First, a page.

“The results of the present study indicate that with such distracting cues absent, children in the age range of 7 to 8 are quite capable of dealing with verbally presented transitive relationships” (p. 306).

5. Transitive Inference by Human Infants

Although Piaget initially asserted that transitive inference (TI) developed in the concrete operational stage (Inhelder & Piaget, 1958), which begins around age 7 years old, research has found simple versions of this ability in children age 4 years old (Bryant & Trabasso, 1971).

Gazes et al. (2015) outlined previous studies which have demonstrated that human infants are capable of making rudimentary inferences.

For example, infants 7 to 10 months old can distinguish between ascending and descending line lengths (e.g., Brannon, 2002; de Hevia & Spelke, 2010), and prosocial from antisocial behaviors (Hamlin & Wynn, 2011).

Therefore, there is reason to believe that infants may be capable of transitive inference.

Two groups of infants 10-13 months-old watched a video which depicted social dominance among animal puppets (bear > elephant; hippo > bear).

Infants then watched another video of the two puppets that had not interacted in the first video.

This video either depicted a dominance hierarchy consistent (hippo > elephant) or inconsistent (elephant > hippo) with the hierarchy depicted in the first video.

“Infants looked longer to incongruent than congruent dominance interactions in the experimental condition, suggesting that they were using TI to infer dominance relations” (p. 5).


Transitive inference refers to using logic to infer relationships between two objects or concepts based on shared relationship with other objects or concepts.

This is a key cognitive milestone in Piaget’s theory of cognitive development which occurs in the concrete operational stage.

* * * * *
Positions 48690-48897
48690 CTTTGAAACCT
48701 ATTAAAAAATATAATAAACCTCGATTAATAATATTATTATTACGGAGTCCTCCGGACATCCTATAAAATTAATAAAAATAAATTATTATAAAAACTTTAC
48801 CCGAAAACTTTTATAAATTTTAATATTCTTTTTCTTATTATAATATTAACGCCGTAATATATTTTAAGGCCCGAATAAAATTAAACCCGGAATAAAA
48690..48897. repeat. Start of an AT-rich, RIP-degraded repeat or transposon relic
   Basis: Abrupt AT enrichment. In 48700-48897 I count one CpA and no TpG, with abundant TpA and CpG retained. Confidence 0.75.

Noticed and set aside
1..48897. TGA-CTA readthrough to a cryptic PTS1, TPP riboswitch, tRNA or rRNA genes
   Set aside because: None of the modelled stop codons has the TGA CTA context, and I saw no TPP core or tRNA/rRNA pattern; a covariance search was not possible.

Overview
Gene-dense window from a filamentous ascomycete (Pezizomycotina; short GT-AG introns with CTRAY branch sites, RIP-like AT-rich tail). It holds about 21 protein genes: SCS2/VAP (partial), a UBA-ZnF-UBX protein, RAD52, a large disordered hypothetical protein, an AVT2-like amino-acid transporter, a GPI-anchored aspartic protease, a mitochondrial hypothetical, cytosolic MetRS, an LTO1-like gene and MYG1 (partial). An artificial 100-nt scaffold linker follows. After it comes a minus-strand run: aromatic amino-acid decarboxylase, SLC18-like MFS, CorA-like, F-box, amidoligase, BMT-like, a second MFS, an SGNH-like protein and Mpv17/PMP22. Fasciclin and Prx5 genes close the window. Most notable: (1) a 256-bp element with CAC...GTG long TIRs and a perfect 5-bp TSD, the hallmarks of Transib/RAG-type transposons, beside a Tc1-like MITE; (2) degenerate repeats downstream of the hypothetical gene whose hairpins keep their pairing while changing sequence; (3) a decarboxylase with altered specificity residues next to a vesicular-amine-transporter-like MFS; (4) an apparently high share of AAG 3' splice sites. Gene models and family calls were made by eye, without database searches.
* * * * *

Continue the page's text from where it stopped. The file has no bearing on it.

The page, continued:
Although this stage ranges from ages 7 to 11, research has demonstrated transitive inference in younger children and infants.

Other studies have demonstrated that non-human animals utilize transitive inference as well.

Transitive inference is exercised in everyday decision-making, while a more complex multi-faceted form of analysis takes place in significant decisions such as choice of college major.


Bouwmeester, S., Vermunt, J. K., & Sijtsma, K. (2007). Development and individual differences in transitive reasoning: A fuzzy trace theory approach. Developmental Review, 27(1), 41-74. doi:

Braine, M. D. (1964). Development of a grasp of transitivity of length: A reply to Smedslund. Child Development, 35(3), 799-810. doi:

Brannon, E.M. (2002). The development of ordinal numerical knowledge in infancy. Cognition, 83, 223–240. doi:

Bryant, P.E., & Trabasso, T. (1971). Transitive inferences and memory in young children. Nature, 232(5311), 456–458.

Chalmers, M., & McGonigle, B. (1984). Are children any more logical than monkeys on the five-term series problem? Journal of Experimental Child Psychology, 37(2), 355-377. doi:

de Hevia, M.D., & Spelke, E.S. (2010). Number-space mapping in human infants. Psychological Science, 21 (5), 653–660. doi:

Gazes, R. P., Hampton, R. R., & Lourenco, S. F. (2017). Transitive inference of social dominance by human infants. Developmental Science, 20(2). doi:

Hamlin, J.K., & Wynn, K. (2011). Young infants prefer prosocial to antisocial others. Cognitive Development, 26(1), 30–39. doi:

Inhelder, B., and Piaget, J. (1958). The growth of logical thinking: From childhood to adolescence (A. Parsons and S. Milgram, Trans.). NY NY: Basic Books. (Original Work published in 1955).

Markovits, H., & Dumas, C. (1999). Developmental patterns in the understanding of social and physical transitivity. Journal of Experimental Child Psychology, 73(2), 95-114. doi:

Piaget, J. (1952). The child’s conception of number. London: Routledge & Kegan Paul Ltd.

Piaget, J. (1959). The language and thought of the child: Selected works vol. 5. Routledge, London.

Odom, R. D., & Coon, R. C. (1967). A questionnaire approach to transitivity in children. Psychonomic Science, 9(6), 305-306. doi:

Wright, B. C., & Smailes, J. (2015). Factors and processes in children’s transitive deductions. Journal of Cognitive Psychology, 27(8), 967-978. doi:

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Dr. Chris Drew is the founder of the Helpful Professor. He holds a PhD in education and has published over 20 articles in scholarly journals. He is the former editor of the Journal of Learning Development in Higher Education. [Image Descriptor: Photo of Chris]